A lot or a little?
The parents' guide to what's in this movie.
What parents need to know
Parents need to know that The Boys in the Band is based on the 1968 Mart Crowley play. With its frontal nudity, candid sexual talk, drinking, marijuana use, and mature language, this is a frank vision. Adults drink alcohol excessively and smoke cigarettes and marijuana. Other drugs are mentioned. Nude men are seen kissing. Genitals are seen briefly and partly obscured. One-night stands are mentioned. Some dated stereotypes about gay men are presented. Language includes "f--k," "s--t," "c--t," "pr--k," "d--k," "bitch," "queen," "pansy," "sissy," "nellie," "fairy, " f--got," the "N" word, "Uncle Tom," "queer," "ass," "hell," "balls," "douche," "t-ts," "blow," "phallic," and "rimming."
- Parents say
- Kids say
What's the story?
Michael (Jim Parsons) is throwing a 32nd birthday party for his old friend Harold (Zachary Quinto) as THE BOYS IN THE BAND begins. A collection of friends attend, including Michael's depressed ex-lover Donald (Matt Bomer), a buoyant Emory (Robin de Jesus), Hank (Tuc Watkins), who's recently left his wife and kids for the proudly-promiscuous player Larry (Andrew Rannells), and Bernard (Michael Benjamin Washington), whose past includes the shame of hidden gayness as well as the indignities of racism. Michael's college roommate, the seemingly-straight, married-with-kids Alan (Brian Hutchinson), arrives unexpectedly with his own private challenges. As the guests drink and smoke more, past conflicts arise and old resentments are called up.
Is it any good?
While the original stage version was ground-breaking for 1968, this film adaptation is not. Today The Boys in the Band feels dated and tired, like a museum diorama depicting quaint practices and rituals from ancient times. Some truths from the Mart Crowley play, however inarguable, lie lifeless and unhelpful here, especially compared to two other sharp and heartbreaking gay dramas also set in the past -- Brokeback Mountain and Call Me by Your Name. Even the 1961 Basil Dearden work, Victim, one of the first English-language films to use the word "homosexual," feels more relevant and meaningful for today's audiences than Boys. Given the messages from family, employers, the religious world, and society, it's unsurprising that the men here are filled with anxiety and self loathing. This piece was written before the author could anticipate the horror of the AIDS crisis only a decade away, but the film can't be viewed today without that eventuality looming.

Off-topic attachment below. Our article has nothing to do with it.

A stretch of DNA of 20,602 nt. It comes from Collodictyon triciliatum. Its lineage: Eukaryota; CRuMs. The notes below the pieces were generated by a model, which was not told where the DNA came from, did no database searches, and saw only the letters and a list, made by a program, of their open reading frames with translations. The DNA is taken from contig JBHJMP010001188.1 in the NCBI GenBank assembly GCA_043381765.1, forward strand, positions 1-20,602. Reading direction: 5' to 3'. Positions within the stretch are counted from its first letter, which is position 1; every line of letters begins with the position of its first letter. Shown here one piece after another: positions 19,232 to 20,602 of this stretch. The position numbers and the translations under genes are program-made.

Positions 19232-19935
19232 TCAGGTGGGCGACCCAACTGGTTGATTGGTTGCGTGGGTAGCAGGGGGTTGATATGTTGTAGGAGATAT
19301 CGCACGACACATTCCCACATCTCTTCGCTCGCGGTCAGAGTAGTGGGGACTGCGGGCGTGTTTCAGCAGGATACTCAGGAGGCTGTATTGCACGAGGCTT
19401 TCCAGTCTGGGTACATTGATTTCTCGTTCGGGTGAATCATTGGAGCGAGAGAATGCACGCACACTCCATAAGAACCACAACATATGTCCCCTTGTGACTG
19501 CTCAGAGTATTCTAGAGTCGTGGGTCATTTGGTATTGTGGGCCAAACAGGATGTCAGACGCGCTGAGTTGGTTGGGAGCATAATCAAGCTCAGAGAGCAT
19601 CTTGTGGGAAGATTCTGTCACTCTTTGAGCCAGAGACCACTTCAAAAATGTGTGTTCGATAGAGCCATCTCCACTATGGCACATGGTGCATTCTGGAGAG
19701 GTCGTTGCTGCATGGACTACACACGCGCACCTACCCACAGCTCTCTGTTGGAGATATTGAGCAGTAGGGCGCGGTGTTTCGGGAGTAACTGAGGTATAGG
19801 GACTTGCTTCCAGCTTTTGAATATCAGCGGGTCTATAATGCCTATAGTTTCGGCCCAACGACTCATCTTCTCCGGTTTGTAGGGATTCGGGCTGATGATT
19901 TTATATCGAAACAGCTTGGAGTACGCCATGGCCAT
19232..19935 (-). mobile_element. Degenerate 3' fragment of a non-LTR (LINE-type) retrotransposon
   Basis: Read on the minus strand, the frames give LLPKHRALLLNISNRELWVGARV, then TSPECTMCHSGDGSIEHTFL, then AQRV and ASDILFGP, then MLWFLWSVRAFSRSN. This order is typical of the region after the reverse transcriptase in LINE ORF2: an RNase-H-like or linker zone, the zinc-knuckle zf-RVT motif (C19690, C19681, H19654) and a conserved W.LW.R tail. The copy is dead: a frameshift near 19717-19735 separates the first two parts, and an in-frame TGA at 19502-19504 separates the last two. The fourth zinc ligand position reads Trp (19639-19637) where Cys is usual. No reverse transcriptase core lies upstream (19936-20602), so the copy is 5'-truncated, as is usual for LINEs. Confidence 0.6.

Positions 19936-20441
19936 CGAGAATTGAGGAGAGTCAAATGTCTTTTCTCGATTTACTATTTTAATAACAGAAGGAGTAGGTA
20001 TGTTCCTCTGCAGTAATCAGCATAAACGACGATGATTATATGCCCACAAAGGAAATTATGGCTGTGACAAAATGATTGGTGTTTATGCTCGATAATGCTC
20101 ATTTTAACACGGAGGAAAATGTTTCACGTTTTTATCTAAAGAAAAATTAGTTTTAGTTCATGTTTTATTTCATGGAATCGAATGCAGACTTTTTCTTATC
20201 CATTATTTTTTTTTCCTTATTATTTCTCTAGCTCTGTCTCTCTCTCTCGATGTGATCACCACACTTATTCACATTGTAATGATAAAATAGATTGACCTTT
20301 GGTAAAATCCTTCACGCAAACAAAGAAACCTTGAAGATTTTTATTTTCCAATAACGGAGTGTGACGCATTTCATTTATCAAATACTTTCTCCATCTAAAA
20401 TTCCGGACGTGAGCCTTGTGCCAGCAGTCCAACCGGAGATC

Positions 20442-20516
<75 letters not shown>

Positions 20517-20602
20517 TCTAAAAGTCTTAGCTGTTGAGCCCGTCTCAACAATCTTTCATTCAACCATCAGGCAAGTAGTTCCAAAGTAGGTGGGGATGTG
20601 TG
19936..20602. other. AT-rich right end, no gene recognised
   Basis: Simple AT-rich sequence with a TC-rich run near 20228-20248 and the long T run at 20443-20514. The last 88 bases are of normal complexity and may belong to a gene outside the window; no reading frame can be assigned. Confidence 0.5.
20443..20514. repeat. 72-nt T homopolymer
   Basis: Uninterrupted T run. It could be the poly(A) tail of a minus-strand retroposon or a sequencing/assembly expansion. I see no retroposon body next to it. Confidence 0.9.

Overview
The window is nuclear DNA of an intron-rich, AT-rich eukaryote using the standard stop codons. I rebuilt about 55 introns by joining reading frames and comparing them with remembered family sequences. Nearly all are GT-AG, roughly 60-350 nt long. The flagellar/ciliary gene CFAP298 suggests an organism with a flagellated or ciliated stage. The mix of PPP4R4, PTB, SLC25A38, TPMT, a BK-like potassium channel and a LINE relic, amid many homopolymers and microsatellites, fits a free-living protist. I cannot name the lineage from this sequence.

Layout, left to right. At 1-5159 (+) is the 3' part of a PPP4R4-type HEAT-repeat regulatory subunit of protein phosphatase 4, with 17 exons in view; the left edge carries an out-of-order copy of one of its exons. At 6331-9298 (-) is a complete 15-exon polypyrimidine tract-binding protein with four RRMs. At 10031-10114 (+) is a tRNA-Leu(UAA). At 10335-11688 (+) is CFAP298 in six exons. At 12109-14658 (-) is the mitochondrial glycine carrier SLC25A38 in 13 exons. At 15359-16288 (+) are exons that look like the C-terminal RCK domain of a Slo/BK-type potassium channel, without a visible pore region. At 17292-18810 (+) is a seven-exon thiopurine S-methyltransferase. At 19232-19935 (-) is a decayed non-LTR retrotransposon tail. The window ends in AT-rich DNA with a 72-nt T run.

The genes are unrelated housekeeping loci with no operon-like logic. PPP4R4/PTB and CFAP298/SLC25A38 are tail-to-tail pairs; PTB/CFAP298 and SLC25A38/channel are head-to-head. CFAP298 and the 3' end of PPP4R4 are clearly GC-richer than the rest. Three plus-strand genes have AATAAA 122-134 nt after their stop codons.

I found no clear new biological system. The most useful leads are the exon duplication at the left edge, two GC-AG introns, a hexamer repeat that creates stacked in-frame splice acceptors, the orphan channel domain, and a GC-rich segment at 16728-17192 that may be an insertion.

Given enduring negative attitudes toward gays, as well as against immigrants and people of color, the most useful takeaway here may be that marginalizing any community destroys lives and hurts people. Gay rights may protect some people, but there are still many places in the world where retribution remains harsh and even fatal. Look for the film's brightest spark of life in the form of Robin de Jesus as Emory. He reins in the clichés, showing instead nuanced emotion, an irrepressible optimism, and a foundation of decency. A little bit of that can take a movie far.
Talk to your kids about ...
Families can talk about the theme of self loathing that permeates The Boys in the Band. How much do you think the gay self loathing portrayed here was at least partly a result of rejection by "mainstream" society in 1968? Do you think things have changed in the community today? Why or why not?
Do you think the legalization of gay marriage, as well as legalizing gays in the military and the more widespread portrayals in mainstream media, have made gayness seem more ordinary and acceptable in the years since this story first came out? Why or why not?
Do you think acceptance of difference, in family and in society, is a social good? Why or why not?
- On DVD or streaming: September 30, 2020
- Cast: Jim Parsons, Matt Bomer, Andrew Rannells, Robin de Jesus, Brian Hutchinson, Michael Benjamin Washington
- Director: Joe Mantello
- Studio: Netflix
- Genre: Drama
- Run time: 121 minutes
- MPAA rating: R
- MPAA explanation: for sexual content, language, some graphic nudity and drug use
- Last updated: October 6, 2020
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